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Fertility and understanding ovulation

Learning to understand and chart ovulation might be one of the most underutilized and inexpensive tools we have. Very few of us can know with confidence when we are ovulating, and if we don’t know when we’re ovulating, becoming pregnant turns into a game of luck. Ovulation occurs when a follicle in the ovary releases an egg. The egg travels down the fallopian tube, where it can either be fertilized by sperm or eventually disintegrates and the uterine lining is then shed during menstruation. I’m sure that you’ve heard somewhere that ovulation occurs at day 14 (or mid-cycle), but unfortunately that is just not the case for everyone. You’ve also likely been told that a typical cycle is 28 days, so why have you had a 24 day cycle? Or 32 day cycle? It’s because we’re all different (weird!). A menstrual cycle can range from 21-35 days in length. So how do you know when you’re ovulating? There are 3 major signs of ovulation:

1. Basal body temperature (BBT)

The body temperature rises a day or two after ovulation occurs. This is due to a surge in progesterone levels. During the first half of your cycle, which is called the follicular phase, your body temperature is slightly lower. Once ovulation hits, the temperature rises and will remain higher for the second half of your cycle (the luteal phase). If fertilization does not occur, menstruation will commence and temperatures will drop again. If pregnancy occurs, the temperature will remain elevated for most of the pregnancy. BBT is taken immediately upon waking in the morning. BBT is a very useful tool, but only AFTER ovulation. The next two signs help to put it all together.

2. Cervical fluid

Cervical fluid is a completely normal part of being a woman, and is oh so useful. This is the fluid you may feel vaginally or see on your underwear. It is constantly changing throughout a woman’s cycle as her hormones change. After your period, you will notice that there is no cervical fluid present in your vaginal canal or underwear. You may even feel “dry”. However, this will start to change a few days later when estrogen starts increasing. Estrogen is necessary for ovulation, and continues to increase in the follicular phase until it sparks a surge of luteinizing hormone and ovulation occurs. As estrogen levels increase, cervical fluid goes through a change in feel and consistency (sticky, creamy, pasty etc.). Eventually around ovulation, cervical fluid progresses to an “egg white” appearance. This is the most fertile fluid, and it functions to protect, nourish, and help sperm get where they need to go. It has a slippery, wet, or lubricative texture. A sudden drying of the fluid suggests ovulation has passed.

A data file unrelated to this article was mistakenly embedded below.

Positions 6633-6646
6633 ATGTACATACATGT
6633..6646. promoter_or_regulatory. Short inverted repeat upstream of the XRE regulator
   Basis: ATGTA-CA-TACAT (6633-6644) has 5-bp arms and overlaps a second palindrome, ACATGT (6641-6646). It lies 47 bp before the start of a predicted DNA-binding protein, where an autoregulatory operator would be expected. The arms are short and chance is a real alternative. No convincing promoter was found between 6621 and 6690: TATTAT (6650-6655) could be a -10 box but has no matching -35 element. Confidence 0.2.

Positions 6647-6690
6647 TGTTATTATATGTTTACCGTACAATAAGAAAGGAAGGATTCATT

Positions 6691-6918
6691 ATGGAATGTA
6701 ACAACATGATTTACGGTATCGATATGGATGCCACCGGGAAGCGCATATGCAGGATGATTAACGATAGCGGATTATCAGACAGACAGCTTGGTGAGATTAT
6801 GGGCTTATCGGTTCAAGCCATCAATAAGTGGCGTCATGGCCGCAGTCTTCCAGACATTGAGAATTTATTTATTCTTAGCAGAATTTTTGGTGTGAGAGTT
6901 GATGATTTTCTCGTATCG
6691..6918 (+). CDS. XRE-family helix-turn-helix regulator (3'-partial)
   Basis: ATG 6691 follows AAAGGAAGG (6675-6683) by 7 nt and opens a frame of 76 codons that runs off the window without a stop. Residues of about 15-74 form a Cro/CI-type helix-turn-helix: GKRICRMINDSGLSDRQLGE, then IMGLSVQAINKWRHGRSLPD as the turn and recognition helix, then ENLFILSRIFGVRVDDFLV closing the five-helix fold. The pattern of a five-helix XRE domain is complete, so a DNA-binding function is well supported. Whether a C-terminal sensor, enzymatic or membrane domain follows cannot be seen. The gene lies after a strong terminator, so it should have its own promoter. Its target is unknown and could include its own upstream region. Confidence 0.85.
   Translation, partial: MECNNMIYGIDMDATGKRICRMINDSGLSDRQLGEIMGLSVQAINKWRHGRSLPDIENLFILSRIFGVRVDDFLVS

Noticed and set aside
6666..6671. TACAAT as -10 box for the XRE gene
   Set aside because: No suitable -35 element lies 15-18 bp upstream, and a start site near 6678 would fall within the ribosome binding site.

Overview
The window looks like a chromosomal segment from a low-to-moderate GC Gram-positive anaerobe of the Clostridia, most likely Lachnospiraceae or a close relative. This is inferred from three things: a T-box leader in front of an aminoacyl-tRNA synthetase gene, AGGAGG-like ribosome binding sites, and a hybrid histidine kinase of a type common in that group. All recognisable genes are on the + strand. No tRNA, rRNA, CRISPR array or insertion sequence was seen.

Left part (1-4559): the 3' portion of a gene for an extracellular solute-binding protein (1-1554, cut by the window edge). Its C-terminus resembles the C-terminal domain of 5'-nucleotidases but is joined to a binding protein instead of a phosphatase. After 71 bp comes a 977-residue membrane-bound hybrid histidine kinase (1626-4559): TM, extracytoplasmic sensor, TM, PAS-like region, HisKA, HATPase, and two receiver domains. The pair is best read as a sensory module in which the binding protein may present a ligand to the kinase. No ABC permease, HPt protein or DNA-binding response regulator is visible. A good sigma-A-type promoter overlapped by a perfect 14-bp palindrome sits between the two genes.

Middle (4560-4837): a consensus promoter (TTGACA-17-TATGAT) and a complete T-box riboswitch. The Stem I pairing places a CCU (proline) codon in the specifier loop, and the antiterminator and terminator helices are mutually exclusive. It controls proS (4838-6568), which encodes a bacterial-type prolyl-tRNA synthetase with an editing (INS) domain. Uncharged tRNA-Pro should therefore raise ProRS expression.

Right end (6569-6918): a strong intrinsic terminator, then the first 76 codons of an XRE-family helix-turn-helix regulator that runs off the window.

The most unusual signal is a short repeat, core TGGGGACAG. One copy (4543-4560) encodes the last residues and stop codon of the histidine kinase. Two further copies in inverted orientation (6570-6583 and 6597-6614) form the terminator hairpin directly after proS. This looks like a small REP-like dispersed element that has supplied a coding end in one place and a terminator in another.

3. Cervical position

The position of your cervix changes during your cycle. You know that round structure at the end of your vaginal canal that feels like the tip of a nose with a small divot in the centre? That’s your cervix. If you’ve never felt it, it’s worth exploring. Normally the cervix feels firm, the divot (the external os) feels closed, the position feels lower in the vaginal canal, and it doesn’t feel wet. During ovulation the cervix softens, the external os feels more open, the position in the vaginal canal is higher up (or more out of reach), and there’s a wetter sensation due to the cervical fluid.

So how do you put all of this information together? Charting! Basal body temperature charts are available online to print off or you can download an app to your phone. Charting not only allows you to track BBT, cervical fluid and position, but can make you more aware of other signs of ovulation like mittelschmerz or mid-pain, spotting, breast tenderness, and bloating. Knowing when you ovulate can help you time intercourse and improve the likelihood of getting pregnant (or not getting pregnant!). You may also pick up signs that are abnormal for you like bleeding, pain, abnormal discharge or lesions, and can take the steps necessary to determine the cause of them (talk to your doctor!).

Dr. Michelle Hislop ND

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